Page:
Paul Albert Smith

12 April 1912–9 September 2002 (Age 90)
West Point, Columbiana, Ohio, United States

The Life Summary of Paul Albert

When Paul Albert Smith was born on 12 April 1912, in West Point, Columbiana, Ohio, United States, his father, Albert John Smith, was 29 and his mother, Clara Jane Buckley, was 21. He married Evelyn Martha Kibler on 20 October 1945, in Columbiana, Ohio, United States. He lived in Madison Township, Columbiana, Ohio, United States for about 10 years and West Point, Madison Township, Columbiana, Ohio, United States in 1940. He died on 9 September 2002, in Leetonia, Columbiana, Ohio, United States, at the age of 90, and was buried in Columbiana Cemetery, Columbiana, Columbiana, Ohio, United States.

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Family Time Line

Paul Albert Smith
1912–2002
Evelyn Martha Kibler
1919–1997
Marriage: 20 October 1945

Spouse and Children

  • Marriage
    20 October 1945Columbiana, Ohio, United States
  • Parents and Siblings

    Siblings

    (4)

    World Events (8)

    1913 · The Sixteenth Amendment
    Age 1
    The Sixteenth Amendment allows Congress to collect an income tax without dividing it among the states based on population.
    1913 · The Seventeenth Amendment
    Age 1
    The Seventeenth Amendment allows the people of each state to elect their own Senators instead of having the state legislature assign them.
    1937 · The Neutrality Act
    Age 25
    The Neutrality Acts were passed in response to the growing conflicts in Europe and Asia during the time leading up to World War II. The primary purpose was so the US wouldn't engage in any more foreign conflicts. Most of the Acts were repealed in 1941 when the Japanese attacked Pearl Harbor.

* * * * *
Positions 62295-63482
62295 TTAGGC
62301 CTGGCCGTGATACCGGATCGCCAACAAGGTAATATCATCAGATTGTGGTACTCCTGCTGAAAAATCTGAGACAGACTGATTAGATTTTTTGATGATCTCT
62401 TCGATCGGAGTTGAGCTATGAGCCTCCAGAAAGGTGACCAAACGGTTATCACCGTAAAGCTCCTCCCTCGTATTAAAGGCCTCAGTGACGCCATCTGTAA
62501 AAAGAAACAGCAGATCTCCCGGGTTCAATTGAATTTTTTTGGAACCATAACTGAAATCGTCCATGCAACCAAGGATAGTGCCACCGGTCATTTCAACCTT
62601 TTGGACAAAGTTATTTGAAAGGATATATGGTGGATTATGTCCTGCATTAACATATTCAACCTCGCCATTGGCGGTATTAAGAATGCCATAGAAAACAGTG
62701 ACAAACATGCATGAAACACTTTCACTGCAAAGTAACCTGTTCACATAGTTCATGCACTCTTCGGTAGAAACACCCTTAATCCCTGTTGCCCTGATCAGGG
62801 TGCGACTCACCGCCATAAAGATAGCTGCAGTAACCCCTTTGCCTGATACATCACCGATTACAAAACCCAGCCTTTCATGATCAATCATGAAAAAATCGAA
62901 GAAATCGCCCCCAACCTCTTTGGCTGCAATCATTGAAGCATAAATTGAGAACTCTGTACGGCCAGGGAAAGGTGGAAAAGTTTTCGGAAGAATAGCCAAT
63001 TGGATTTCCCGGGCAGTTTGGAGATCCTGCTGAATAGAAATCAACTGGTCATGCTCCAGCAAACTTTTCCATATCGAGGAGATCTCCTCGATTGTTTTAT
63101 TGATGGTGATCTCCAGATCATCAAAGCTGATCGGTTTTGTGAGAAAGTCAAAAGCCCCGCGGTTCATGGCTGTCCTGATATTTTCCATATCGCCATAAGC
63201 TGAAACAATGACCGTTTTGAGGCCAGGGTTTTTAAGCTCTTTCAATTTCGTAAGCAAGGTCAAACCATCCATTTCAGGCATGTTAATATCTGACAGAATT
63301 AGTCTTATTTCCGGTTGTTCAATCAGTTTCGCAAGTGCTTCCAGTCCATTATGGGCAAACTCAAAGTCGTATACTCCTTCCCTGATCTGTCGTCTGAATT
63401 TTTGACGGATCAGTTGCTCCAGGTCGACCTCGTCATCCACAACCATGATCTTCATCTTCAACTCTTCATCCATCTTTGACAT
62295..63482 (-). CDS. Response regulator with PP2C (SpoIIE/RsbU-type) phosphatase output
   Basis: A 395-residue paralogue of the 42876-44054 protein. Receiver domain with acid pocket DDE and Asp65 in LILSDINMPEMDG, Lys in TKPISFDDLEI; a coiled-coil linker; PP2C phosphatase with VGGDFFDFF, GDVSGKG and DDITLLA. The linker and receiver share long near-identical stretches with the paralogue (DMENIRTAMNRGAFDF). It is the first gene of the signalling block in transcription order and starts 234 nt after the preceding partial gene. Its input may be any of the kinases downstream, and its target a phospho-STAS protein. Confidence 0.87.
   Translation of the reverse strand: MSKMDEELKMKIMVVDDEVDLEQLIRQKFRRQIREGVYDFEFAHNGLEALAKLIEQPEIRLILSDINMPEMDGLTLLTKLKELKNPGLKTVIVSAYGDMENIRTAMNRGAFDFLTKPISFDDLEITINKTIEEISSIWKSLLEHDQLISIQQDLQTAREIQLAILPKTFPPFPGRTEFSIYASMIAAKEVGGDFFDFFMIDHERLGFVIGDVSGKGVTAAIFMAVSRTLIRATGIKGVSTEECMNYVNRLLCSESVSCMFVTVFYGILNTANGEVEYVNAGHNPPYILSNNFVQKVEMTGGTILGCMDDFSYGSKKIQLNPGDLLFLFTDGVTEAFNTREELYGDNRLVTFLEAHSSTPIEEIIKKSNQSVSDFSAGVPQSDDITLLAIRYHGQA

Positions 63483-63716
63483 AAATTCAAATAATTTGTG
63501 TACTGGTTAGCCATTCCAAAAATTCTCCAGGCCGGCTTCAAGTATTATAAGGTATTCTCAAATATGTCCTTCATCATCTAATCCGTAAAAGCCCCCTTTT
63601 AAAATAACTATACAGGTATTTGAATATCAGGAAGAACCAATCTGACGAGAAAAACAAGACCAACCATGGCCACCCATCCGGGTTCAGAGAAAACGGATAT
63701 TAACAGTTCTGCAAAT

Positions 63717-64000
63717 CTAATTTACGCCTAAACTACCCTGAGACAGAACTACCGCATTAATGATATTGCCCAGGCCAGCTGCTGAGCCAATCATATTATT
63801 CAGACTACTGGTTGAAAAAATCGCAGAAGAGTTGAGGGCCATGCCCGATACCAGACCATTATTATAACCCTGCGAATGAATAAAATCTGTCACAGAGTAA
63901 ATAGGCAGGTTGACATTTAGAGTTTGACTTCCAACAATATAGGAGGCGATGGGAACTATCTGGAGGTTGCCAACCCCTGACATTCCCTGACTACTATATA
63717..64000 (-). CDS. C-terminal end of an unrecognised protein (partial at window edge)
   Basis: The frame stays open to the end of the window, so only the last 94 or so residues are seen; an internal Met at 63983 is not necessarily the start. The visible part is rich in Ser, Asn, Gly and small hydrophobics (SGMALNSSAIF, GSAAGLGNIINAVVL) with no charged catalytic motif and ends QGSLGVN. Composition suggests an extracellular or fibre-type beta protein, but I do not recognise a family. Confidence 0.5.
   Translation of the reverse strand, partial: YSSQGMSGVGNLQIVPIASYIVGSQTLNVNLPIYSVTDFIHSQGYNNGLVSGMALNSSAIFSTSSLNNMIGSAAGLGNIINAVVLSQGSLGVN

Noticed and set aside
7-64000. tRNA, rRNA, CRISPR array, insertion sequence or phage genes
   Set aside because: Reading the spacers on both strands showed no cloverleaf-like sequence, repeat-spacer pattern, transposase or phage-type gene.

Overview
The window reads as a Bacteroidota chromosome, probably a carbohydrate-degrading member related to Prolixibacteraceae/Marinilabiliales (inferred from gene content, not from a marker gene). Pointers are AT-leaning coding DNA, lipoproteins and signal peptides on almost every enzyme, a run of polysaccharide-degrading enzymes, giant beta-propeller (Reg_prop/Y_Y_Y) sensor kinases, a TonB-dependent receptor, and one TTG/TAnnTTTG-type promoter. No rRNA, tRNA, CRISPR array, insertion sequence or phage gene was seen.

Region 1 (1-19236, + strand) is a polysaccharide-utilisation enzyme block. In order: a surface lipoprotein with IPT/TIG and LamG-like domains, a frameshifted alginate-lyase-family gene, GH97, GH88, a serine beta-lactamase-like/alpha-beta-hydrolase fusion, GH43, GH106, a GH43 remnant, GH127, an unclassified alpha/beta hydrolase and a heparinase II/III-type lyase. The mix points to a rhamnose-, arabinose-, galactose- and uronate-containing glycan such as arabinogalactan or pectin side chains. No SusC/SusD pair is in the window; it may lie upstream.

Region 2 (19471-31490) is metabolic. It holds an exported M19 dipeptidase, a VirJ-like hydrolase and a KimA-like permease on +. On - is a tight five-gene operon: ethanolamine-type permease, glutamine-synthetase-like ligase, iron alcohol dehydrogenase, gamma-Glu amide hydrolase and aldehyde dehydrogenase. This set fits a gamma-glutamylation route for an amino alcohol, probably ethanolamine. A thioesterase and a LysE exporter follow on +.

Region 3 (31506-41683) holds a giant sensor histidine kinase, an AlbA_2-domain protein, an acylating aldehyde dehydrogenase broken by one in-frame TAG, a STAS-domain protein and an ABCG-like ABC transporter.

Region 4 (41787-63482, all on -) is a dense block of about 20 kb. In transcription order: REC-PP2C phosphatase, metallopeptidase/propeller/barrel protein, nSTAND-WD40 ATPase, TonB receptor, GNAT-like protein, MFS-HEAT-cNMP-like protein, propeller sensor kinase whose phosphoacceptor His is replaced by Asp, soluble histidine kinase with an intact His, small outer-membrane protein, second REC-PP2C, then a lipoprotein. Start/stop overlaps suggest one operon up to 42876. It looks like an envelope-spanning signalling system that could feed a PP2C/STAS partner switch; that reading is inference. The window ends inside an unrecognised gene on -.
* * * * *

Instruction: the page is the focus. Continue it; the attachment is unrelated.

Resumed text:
Name Meaning

    English and Scottish: occupational name denoting a worker in metal, especially iron, such as a blacksmith or farrier, from Middle English smith ‘smith’ (Old English smith, probably a derivative of smītan ‘to strike, hammer’). Early examples are also found in the Latin form Faber . Metal-working was one of the earliest occupations for which specialist skills were required, and its importance ensured that this term and its equivalents in other languages were the most widespread of all occupational surnames in Europe. Medieval smiths were important not only in making horseshoes, plowshares, and other domestic articles, but above all for their skill in forging swords, other weapons, and armor. This is also the most frequent of all surnames in the US. It is very common among African Americans and Native Americans (see also 5 below). This surname (in any of the two possible English senses; see also below) is also found in Haiti. See also Smither .English: from Middle English smithe ‘smithy, forge’ (Old English smiththe). The surname may be topographic, for someone who lived in or by a blacksmith's shop, occupational, for someone who worked in one, or habitational, from a place so named, such as Smitha in King's Nympton (Devon). Compare Smithey .Irish and Scottish: sometimes adopted for Gaelic Mac Gobhann, Irish Mac Gabhann ‘son of the smith’. See McGowan .

    Dictionary of American Family Names © Patrick Hanks 2003, 2006.

    Possible Related Names

    Smithe
    Smither
    Smithey
    Smyth
    Smythe
    McGowan
    Smead
    Faber

    Sources (7)

    • Paul A Smith in household of Albert J Smith, "United States Census, 1940"
    • Paul Albert Smith, "Ohio, County Marriages, 1789-2013"
    • Paul A Smith in household of Albert J Smith, "United States Census, 1930"

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